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ORIGINAL ARTICLE Table of Contents   
Year : 2018  |  Volume : 43  |  Issue : 1  |  Page : 5-9
How multipurpose health workers spend time during work? results from a time-and-motion study from Puducherry

Department of Preventive and Social Medicine, Jawaharlal Institute of Post Graduate Medical Education and Research, Puducherry, India

Correspondence Address:
Dr. Subitha Lakshminarayanan
Department of Preventive and Social Medicine, Jawaharlal Institute of Post Graduate Medical Education and Research, Puducherry
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Source of Support: None, Conflict of Interest: None

DOI: 10.4103/ijcm.IJCM_276_16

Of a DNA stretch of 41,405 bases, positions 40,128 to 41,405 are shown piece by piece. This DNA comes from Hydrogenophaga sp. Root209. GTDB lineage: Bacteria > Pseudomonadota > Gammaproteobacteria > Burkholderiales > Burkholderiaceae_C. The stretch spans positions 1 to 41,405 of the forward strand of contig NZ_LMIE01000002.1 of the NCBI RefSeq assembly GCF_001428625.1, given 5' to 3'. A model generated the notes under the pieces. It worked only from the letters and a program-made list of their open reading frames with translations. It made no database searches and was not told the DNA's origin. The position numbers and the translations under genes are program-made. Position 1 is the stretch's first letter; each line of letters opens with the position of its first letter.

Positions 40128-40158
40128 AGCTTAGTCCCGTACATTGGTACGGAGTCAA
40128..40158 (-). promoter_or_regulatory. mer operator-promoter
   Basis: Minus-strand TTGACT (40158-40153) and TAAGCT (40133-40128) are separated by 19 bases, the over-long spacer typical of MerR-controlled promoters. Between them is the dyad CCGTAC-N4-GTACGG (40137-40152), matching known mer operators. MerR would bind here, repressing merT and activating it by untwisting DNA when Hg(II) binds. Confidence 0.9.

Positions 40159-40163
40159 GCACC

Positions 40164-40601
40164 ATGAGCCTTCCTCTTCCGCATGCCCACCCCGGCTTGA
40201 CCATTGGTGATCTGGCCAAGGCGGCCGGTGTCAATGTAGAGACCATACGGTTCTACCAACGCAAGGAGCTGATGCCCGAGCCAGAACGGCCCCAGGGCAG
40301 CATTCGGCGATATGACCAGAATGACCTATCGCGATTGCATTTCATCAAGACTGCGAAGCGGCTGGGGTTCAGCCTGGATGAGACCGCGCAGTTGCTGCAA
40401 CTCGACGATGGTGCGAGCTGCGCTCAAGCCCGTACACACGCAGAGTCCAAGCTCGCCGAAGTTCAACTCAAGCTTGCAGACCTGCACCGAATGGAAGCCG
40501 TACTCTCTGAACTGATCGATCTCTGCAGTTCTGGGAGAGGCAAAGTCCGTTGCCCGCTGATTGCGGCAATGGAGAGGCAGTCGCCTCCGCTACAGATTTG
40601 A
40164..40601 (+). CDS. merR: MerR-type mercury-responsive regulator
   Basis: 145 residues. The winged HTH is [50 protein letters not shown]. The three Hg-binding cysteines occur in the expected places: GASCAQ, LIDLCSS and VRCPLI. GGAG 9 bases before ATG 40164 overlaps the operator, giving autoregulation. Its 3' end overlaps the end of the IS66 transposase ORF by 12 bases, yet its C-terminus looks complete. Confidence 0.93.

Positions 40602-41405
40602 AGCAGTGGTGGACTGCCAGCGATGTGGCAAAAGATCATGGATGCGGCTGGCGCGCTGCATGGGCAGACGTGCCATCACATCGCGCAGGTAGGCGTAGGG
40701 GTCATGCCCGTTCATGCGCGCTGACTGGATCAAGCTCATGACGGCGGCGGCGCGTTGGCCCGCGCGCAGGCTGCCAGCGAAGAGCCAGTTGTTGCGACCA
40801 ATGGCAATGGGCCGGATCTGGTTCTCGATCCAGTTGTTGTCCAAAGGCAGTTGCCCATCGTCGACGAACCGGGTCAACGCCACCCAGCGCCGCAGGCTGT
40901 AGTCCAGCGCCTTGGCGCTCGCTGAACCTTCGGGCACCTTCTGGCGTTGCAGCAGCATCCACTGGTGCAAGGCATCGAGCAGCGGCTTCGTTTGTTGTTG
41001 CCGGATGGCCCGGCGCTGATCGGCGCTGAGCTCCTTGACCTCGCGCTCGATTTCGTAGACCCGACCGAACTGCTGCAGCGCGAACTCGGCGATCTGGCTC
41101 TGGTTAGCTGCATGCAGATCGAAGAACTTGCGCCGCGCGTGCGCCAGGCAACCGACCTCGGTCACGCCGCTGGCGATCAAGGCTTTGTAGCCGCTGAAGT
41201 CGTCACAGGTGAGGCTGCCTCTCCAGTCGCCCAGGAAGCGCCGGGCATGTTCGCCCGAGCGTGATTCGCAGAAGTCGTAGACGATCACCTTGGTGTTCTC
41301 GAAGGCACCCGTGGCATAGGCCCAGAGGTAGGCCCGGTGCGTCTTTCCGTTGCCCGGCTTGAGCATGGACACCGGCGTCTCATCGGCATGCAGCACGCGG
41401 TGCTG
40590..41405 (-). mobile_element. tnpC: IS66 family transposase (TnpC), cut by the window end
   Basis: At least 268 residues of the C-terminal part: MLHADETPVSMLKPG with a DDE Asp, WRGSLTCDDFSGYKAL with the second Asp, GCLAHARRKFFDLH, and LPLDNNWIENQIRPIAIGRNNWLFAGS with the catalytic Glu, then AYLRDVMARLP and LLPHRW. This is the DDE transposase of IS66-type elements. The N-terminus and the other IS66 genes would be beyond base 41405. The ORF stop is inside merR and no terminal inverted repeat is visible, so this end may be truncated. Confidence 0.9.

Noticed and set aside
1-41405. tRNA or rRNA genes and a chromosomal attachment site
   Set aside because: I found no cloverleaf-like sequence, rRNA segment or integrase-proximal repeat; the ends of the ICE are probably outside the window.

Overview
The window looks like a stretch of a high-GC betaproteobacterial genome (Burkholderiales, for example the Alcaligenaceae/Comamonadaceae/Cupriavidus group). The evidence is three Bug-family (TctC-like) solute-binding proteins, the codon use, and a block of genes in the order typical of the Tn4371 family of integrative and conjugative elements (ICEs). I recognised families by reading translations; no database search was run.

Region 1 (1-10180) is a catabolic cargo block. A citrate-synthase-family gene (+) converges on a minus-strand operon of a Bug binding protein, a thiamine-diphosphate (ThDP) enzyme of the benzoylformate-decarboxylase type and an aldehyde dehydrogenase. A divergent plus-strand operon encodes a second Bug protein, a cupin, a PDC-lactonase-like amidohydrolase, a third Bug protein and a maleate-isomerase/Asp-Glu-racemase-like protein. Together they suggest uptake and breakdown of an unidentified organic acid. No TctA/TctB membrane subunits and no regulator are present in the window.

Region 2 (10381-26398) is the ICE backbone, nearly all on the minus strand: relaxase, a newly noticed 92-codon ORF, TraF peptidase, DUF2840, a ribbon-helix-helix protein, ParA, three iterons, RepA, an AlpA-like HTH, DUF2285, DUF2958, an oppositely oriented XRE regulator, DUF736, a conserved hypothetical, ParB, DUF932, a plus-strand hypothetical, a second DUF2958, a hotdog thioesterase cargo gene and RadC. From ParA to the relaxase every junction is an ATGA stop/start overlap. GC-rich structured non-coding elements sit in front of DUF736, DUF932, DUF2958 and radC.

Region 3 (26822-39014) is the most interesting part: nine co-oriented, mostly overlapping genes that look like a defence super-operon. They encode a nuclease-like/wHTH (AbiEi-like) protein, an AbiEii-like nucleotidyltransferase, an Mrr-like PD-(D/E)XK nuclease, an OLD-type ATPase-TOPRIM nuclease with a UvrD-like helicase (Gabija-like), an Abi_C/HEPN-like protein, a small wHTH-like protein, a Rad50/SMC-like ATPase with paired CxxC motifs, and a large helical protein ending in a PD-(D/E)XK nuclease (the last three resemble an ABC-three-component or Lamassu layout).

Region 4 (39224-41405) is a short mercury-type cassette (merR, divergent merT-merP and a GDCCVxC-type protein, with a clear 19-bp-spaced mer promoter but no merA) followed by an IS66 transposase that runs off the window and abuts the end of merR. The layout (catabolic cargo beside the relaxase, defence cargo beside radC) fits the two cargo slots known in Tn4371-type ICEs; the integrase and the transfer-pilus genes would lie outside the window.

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Background: A multipurpose health worker (MPHW) is the key functionary and the first contact person in a subcenter. This study explores the workload of MPHWs in the multifarious domains of their activities and also assesses their time utilization pattern. Methods: A time and motion study was conducted among 19 auxiliary nurse midwives (ANMs) and 10 HWs male (M) from six selected primary health centers of Puducherry. Participants self-reported their daily activities on a time measurement sheet for 6 days in a week. Data were entered in EpiData software and analyzed using Excel. Calculations are based on a total of 646 and 340 person-hours of observation by ANMs and HWs (M), respectively. Results: Time utilization pattern revealed that ANMs spent half of their time on maternal and child health activities. HWs (M) utilized 45% of their time for vector control programs and 11% for other programs. Documentation constituted nearly 16% and 10% time spent by ANMs and HWs (M), respectively. Other activities that constituted multipurpose workers' time utilization include traveling (8–10%), patient education (5-10%) and personal activities (6–12% ). The proportion of time spent in community activities was around 54% by HWs (M) and 32% by ANMs. Observations on self-reporting were comparable with that of participant observations. Conclusions: This study reflects the workload in different domains of MPHWs' activities and the “multipurpose” nature of their work, relevance of their job responsibilities in the context of national programs, and changing profile of their job.

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